Doggie disputes are a common issue for many owners and board members in South Florida condominium communities. In today’s housing market, many people who were previously living in a single-family home are now finding themselves living in condominiums or deed-restricted communities with their pets. Subsequently, association boards are now facing more situations involving dogs and dog owners in their communities. However, by taking a new look at their policies concerning “man’s best friend,” associations can better serve their community by adopting policies specifically pertaining to the board’s ability to quickly and fairly deal with any dog-related issues that may arise, including how to deal with what some have called “dangerous dogs.”
Most governing documents have provisions concerning dogs, but many lack the specificity required by boards in order to remove the dogs should they be determined to be a danger to the community. By adopting a policy that provides when a dog may be determined to be a nuisance and must be removed, both boards and pet owners are better served by having specific parameters to assist them when it comes to incidents such as dog bites, lunging, growling, and intimidating behavior or aggression toward other residents or dogs in the community. Additionally, more and more condominium and HOA documents are specifically identifying certain breeds of dogs that are deemed to be dangerous and prohibited in the community. Typically these are the Doberman Pinscher, Pit Bull and Rottweiler breeds. (The origination of these lists of dangerous dogs goes back to homeowner’s insurance policies.) Some documents use a weight-limit maximum for pets, which also serves to prohibit most of the larger breeds of potentially dangerous dogs.
Any policies adopted by a board should specify the type and number of incidents and/or complaints that can be used by the board to determine when a dog is a nuisance (or perhaps dangerous) and must be removed from the property. Most dog owners know and understand their own dog’s individual personality and tendencies, so owners will be better equipped to use their own judgment to mitigate potential incidents that are detailed in the rules, such as waiting for the next elevator if another dog owner is already in it with their pet. Also, by establishing in the pet policy the specific number and types of incidents that can be considered aggressive behavior, a board will be able to make uniform decisions when it comes to all dogs in their community – regardless of size or breed – and avoid any arbitrariness in their decisions that could result in a successful challenge by an owner before the Division of Condominiums.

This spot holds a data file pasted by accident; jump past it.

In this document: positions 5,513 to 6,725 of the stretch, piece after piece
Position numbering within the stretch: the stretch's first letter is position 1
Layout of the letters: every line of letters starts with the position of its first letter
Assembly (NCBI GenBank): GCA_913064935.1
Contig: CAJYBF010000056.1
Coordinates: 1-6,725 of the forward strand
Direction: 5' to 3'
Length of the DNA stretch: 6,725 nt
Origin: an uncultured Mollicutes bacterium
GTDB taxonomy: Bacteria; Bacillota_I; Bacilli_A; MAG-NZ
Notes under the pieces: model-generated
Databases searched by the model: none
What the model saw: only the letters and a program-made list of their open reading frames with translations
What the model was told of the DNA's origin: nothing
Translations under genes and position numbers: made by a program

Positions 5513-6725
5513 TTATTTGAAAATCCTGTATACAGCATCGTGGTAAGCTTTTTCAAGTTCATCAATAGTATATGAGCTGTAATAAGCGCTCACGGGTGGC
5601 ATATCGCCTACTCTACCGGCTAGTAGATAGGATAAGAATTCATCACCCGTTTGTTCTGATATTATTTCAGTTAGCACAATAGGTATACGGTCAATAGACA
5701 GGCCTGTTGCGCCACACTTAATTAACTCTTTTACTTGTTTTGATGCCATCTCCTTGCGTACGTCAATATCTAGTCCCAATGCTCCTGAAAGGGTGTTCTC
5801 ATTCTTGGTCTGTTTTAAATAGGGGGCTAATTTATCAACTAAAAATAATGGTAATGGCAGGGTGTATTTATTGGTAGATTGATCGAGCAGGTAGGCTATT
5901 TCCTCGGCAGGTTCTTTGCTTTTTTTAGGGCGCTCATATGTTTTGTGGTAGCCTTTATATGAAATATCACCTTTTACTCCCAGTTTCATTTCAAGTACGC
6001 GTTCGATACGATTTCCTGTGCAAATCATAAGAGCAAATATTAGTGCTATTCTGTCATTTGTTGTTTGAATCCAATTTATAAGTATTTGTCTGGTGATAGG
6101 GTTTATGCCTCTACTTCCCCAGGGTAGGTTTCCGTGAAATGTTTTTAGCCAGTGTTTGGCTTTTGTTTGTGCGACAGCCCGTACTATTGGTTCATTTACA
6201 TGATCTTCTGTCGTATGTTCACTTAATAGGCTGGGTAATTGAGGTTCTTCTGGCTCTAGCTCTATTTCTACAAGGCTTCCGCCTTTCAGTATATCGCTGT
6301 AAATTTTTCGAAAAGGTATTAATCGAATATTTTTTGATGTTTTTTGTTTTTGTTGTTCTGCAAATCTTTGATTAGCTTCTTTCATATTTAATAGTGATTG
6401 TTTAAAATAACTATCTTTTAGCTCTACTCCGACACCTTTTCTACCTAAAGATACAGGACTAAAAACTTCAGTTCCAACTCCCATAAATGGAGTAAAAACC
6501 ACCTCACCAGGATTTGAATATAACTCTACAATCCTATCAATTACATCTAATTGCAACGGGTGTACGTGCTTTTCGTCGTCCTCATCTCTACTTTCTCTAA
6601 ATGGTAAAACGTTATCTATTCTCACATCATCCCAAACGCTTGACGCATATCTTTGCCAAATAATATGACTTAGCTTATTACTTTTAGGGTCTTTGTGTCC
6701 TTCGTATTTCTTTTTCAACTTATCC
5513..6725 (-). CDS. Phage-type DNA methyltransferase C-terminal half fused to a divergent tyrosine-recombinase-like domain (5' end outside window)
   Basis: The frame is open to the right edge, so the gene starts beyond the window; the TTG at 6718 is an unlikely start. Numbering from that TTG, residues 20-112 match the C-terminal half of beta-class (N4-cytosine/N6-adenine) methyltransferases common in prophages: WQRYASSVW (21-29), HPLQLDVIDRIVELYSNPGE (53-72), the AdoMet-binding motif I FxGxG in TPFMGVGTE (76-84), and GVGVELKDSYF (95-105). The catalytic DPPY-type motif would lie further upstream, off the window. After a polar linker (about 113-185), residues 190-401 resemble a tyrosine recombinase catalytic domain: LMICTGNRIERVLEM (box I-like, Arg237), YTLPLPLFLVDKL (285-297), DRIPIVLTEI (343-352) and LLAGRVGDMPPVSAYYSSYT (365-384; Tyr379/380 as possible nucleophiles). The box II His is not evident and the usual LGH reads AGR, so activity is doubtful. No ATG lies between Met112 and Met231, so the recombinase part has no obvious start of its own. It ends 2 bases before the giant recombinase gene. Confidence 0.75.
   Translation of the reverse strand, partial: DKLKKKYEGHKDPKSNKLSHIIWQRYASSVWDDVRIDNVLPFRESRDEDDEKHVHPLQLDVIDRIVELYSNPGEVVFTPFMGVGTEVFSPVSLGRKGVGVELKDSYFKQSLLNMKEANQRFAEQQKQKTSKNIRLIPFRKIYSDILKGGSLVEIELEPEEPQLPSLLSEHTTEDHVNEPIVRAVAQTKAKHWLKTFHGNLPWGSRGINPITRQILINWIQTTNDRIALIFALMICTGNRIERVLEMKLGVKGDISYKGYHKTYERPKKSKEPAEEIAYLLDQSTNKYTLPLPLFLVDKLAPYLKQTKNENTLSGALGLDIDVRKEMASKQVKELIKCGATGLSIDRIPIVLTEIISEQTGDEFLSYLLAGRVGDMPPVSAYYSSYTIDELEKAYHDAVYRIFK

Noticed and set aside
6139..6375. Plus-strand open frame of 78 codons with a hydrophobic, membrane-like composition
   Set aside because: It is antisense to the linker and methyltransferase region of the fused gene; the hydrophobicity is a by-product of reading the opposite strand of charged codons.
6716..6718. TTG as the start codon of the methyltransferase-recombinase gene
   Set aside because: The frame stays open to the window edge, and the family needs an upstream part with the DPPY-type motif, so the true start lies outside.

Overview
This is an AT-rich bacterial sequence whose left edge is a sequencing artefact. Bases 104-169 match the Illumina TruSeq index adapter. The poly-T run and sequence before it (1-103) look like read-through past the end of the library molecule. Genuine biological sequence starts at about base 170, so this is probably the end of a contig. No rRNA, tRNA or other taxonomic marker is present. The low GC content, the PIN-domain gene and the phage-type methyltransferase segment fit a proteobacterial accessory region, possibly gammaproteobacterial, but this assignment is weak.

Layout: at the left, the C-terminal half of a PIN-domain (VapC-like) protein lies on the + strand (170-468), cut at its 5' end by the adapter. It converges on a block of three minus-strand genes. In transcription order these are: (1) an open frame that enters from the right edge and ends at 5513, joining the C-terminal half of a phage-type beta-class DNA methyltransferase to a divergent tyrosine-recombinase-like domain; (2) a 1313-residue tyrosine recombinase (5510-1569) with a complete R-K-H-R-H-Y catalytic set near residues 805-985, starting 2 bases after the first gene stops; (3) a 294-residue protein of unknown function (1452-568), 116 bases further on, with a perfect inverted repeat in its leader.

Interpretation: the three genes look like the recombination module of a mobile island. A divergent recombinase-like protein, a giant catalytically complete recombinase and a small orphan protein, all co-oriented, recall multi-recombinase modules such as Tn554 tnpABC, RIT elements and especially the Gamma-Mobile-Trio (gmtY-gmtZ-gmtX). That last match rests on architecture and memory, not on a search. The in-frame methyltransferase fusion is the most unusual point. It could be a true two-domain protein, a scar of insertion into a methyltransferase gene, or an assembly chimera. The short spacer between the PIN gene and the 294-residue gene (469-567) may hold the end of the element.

Another rule that associations should consider is requiring residents who own dogs to maintain a homeowner’s or renter’s insurance policy to insure against any dog incidents that could occur in or around the condominium property. Associations should also consider the creation of a rule that provides that dog owners agree to indemnify and hold the association harmless from any liability resulting from incidents involving a dog.
The pet policies and restrictions in community association governing documents and rules tend to vary greatly depending on the individual property and the prevailing mindset of the community. Community associations that wish to make their property user-friendly for dog owners who abide by the rules should make every effort to enact clear and detailed rules and pet policies that make sense for their community and eliminate the potential for arbitrary enforcement.